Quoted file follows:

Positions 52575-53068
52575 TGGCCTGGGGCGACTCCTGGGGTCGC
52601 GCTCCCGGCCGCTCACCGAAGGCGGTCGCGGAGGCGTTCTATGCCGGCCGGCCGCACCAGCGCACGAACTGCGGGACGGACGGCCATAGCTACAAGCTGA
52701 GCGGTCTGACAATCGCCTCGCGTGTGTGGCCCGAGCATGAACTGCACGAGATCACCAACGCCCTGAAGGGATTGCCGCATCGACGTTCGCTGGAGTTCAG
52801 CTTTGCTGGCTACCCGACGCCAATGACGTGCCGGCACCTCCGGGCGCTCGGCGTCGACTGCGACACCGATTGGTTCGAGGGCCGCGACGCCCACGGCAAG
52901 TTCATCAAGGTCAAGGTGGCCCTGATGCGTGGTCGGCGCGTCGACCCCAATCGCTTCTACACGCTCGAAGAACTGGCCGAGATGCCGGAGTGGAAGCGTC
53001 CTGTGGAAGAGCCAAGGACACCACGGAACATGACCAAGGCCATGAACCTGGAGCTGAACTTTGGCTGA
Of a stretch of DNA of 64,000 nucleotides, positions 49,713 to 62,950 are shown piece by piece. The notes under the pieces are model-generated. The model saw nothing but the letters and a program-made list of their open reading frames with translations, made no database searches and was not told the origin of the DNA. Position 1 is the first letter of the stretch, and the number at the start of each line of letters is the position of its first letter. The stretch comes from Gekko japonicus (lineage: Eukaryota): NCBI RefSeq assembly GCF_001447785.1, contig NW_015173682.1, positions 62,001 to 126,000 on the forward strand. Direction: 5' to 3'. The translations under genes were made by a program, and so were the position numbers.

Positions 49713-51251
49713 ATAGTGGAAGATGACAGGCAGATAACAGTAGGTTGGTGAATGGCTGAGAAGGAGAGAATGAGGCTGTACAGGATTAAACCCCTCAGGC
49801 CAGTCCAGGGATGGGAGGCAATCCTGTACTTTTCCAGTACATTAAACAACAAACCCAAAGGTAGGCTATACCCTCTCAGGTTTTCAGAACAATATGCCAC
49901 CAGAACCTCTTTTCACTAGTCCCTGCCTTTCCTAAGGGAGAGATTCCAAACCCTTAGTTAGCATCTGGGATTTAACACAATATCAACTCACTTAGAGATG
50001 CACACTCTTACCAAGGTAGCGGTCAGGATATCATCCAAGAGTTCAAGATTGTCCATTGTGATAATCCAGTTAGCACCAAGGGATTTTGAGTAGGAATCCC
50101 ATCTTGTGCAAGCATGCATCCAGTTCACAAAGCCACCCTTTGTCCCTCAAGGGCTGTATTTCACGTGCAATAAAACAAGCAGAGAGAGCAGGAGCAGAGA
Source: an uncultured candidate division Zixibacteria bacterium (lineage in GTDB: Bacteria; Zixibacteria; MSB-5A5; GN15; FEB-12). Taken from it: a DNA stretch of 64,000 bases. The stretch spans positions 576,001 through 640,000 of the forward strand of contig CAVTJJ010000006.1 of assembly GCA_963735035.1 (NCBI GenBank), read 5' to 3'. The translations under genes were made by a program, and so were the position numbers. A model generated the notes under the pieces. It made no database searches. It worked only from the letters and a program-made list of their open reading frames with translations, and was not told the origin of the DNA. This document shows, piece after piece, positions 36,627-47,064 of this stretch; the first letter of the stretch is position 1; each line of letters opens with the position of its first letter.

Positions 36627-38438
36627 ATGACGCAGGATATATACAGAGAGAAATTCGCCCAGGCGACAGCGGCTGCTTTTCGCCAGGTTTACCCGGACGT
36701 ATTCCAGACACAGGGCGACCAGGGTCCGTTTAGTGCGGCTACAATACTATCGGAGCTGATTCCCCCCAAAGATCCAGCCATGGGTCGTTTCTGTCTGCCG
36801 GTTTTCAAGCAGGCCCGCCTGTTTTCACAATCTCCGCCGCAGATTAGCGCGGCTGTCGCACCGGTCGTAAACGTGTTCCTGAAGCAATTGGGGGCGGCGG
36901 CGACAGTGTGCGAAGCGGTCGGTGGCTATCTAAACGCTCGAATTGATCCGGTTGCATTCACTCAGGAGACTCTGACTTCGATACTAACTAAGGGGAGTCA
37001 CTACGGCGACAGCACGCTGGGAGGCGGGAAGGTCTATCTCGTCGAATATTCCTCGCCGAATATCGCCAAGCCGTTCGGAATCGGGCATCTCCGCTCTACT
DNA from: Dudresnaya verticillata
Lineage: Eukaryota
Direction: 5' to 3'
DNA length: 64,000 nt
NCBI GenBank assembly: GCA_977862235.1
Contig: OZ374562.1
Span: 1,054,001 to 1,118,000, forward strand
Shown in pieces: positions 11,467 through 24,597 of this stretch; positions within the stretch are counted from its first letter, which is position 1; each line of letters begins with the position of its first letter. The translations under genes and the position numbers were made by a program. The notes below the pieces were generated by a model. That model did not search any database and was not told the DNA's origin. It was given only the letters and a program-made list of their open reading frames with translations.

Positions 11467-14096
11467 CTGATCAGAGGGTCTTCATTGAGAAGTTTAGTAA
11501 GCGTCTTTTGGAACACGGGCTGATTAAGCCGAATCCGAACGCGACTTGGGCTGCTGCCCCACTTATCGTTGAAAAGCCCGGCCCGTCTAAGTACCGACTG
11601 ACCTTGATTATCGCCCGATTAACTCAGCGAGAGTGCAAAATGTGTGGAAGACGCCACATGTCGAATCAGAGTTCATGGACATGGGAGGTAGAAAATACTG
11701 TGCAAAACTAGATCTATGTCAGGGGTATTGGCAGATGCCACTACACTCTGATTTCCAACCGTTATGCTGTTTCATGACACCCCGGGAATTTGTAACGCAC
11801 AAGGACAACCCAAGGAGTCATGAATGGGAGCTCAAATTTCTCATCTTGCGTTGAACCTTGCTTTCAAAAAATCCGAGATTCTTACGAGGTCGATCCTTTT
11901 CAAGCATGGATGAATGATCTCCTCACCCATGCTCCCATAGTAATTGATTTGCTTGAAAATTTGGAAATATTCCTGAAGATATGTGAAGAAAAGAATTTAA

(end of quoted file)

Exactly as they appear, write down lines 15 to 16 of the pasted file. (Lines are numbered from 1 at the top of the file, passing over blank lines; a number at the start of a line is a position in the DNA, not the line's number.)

Source: an uncultured candidate division Zixibacteria bacterium (lineage in GTDB: Bacteria; Zixibacteria; MSB-5A5; GN15; FEB-12). Taken from it: a DNA stretch of 64,000 bases. The stretch spans positions 576,001 through 640,000 of the forward strand of contig CAVTJJ010000006.1 of assembly GCA_963735035.1 (NCBI GenBank), read 5' to 3'. The translations under genes were made by a program, and so were the position numbers. A model generated the notes under the pieces. It made no database searches. It worked only from the letters and a program-made list of their open reading frames with translations, and was not told the origin of the DNA. This document shows, piece after piece, positions 36,627-47,064 of this stretch; the first letter of the stretch is position 1; each line of letters opens with the position of its first letter.

Positions 36627-38438